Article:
With a kill in the opening set of Penn volleyball’s opening game, Jasmine DeSilva’s 2014 season was off to a quick start. But the end would come just as quickly.
A few points later, DeSilva felt in her knee a sensation that many athletes refer to with dread as “The Pop.”
“I pretty much knew what I had done to it right then,” DeSilva, now one of Penn volleyball’s , said.
“The Pop” is perhaps the most telling symptom of an ACL tear, which ended up being only part of DeSilva’s diagnosis: A torn ACL, MCL and meniscus.
“That was a terrible moment. ... It was really hard to watch that happen and watch her have to go through the whole recovery process,” DeSilva’s classmate and co-captain Alexis Genske said.
“It was pretty upsetting,” DeSilva admitted.
But the Maryland native didn’t spend much time feeling sorry for herself. After her surgery, DeSilva travelled with the team, never missing a game or practice. Even if she couldn’t step on the court, she couldn’t peel herself away from the action, there was too much work to be done.
“When such a bad injury like that happens, you have to focus on something else. I really picked up my communication with my team, trying to figure out another role I could fill,” DeSilva said.
“If I couldn’t help them on the court, then how could I help them off the court? We had freshman outside hitters stuck in that role [replacing me]. And I remember as a freshman, feeling so overwhelmed, and I didn’t even have to play every point as a freshman. So I wanted to help them any way I could. I gave them all the advice I could, and that really got me through the recovery.”
Now, DeSilva is back, and the people around her can see that a year off the court was most certainly not a year wasted.
“When Jasmine was out, that’s when she really stepped forward and became the leader she is today,” coach Kerry Carr said. “I’m not sure that would have happened without the injury.”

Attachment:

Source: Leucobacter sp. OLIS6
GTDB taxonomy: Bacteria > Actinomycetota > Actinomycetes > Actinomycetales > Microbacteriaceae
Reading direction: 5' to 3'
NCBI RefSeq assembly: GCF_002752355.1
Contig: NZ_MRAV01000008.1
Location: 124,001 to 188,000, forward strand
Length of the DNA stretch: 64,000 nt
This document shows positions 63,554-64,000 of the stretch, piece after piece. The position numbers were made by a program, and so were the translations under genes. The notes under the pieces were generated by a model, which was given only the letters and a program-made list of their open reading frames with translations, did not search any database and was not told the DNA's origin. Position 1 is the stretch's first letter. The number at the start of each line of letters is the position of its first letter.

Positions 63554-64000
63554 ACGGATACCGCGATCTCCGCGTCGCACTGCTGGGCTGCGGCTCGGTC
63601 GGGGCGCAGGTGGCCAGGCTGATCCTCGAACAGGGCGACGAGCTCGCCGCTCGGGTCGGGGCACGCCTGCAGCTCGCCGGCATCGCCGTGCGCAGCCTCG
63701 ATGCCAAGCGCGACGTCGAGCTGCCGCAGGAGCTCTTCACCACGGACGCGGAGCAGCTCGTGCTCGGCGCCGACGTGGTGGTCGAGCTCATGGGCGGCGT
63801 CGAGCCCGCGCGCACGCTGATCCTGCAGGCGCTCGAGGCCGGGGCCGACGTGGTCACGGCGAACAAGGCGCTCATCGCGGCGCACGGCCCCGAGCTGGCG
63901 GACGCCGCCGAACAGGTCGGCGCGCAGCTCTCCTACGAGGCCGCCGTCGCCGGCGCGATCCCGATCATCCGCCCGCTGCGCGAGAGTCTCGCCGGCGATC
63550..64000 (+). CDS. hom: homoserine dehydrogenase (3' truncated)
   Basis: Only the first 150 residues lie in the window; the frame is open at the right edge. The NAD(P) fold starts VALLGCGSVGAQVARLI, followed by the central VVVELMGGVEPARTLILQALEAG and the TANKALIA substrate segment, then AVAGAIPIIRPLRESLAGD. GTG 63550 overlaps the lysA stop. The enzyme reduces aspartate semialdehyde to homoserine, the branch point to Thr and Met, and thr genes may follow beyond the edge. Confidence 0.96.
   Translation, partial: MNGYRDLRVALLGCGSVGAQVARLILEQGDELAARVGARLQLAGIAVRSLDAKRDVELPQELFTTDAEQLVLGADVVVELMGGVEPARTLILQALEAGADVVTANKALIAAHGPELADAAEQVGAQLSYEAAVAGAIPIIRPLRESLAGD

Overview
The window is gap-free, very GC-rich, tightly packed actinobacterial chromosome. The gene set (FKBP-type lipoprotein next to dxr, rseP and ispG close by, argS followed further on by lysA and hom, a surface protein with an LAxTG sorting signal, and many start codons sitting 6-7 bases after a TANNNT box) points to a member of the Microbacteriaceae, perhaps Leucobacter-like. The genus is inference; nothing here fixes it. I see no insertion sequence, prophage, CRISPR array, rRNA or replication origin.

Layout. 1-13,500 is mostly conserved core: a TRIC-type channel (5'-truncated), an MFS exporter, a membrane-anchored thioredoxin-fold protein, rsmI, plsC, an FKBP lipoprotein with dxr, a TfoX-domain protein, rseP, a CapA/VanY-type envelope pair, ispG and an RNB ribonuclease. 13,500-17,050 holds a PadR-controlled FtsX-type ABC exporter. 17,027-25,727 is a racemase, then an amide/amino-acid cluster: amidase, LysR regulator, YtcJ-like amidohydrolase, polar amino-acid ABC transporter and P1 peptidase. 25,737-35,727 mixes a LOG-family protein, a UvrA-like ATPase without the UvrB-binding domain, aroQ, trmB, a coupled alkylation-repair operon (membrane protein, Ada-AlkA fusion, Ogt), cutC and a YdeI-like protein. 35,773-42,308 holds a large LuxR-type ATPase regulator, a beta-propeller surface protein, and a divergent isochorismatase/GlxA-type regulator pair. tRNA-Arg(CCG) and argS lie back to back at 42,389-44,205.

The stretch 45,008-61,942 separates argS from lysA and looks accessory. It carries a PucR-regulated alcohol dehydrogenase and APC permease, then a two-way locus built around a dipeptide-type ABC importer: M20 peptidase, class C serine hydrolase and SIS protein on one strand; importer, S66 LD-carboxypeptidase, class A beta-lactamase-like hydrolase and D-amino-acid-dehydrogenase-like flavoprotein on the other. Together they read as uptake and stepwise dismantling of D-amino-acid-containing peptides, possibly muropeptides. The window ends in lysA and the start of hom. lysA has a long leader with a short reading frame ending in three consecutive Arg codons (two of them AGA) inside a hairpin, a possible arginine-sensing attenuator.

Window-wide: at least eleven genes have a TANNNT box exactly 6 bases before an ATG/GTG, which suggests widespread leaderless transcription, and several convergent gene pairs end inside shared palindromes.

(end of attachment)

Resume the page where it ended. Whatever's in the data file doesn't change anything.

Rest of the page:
“She came in this year a lot hungrier than anybody else on the team,” Genske said. “After you sit out for a year, I think you just come in ready to play, and ready to play hard. Especially since we’re seniors, she really feels that there’s no reason not to leave it all on the court and just go for it. She does a really good job of reminding us of that any time we’re not feeling like ourselves, if we’re coming out quieter or less confident than we should be. She never lacks confidence.”
“You see the court so much better when you’re off the court,” DeSilva said. “I learned so much sitting back and watching. I’m a way more consistent player now, I hit smarter shots, I feel like I know what to do if we’re out of system — all these little skills I didn’t have before, I have now.”
“She’s such a smart player out there,” Carr echoed. “She doesn’t make the same mistakes she made in [previous] years. And physically, she’s just as good a player that left the court. In fact, I think she’s stronger, because she really got the chance to hit the weight room and lift more than she had been.
“To take something that could have been terrible and ended her career and make it into something that pushes her career even higher, it’s amazing.”
“I was most worried about coming back and not being the same player,” DeSilva said.
“But I’m actually glad I’m not that same player.”Comments powered by Disqus
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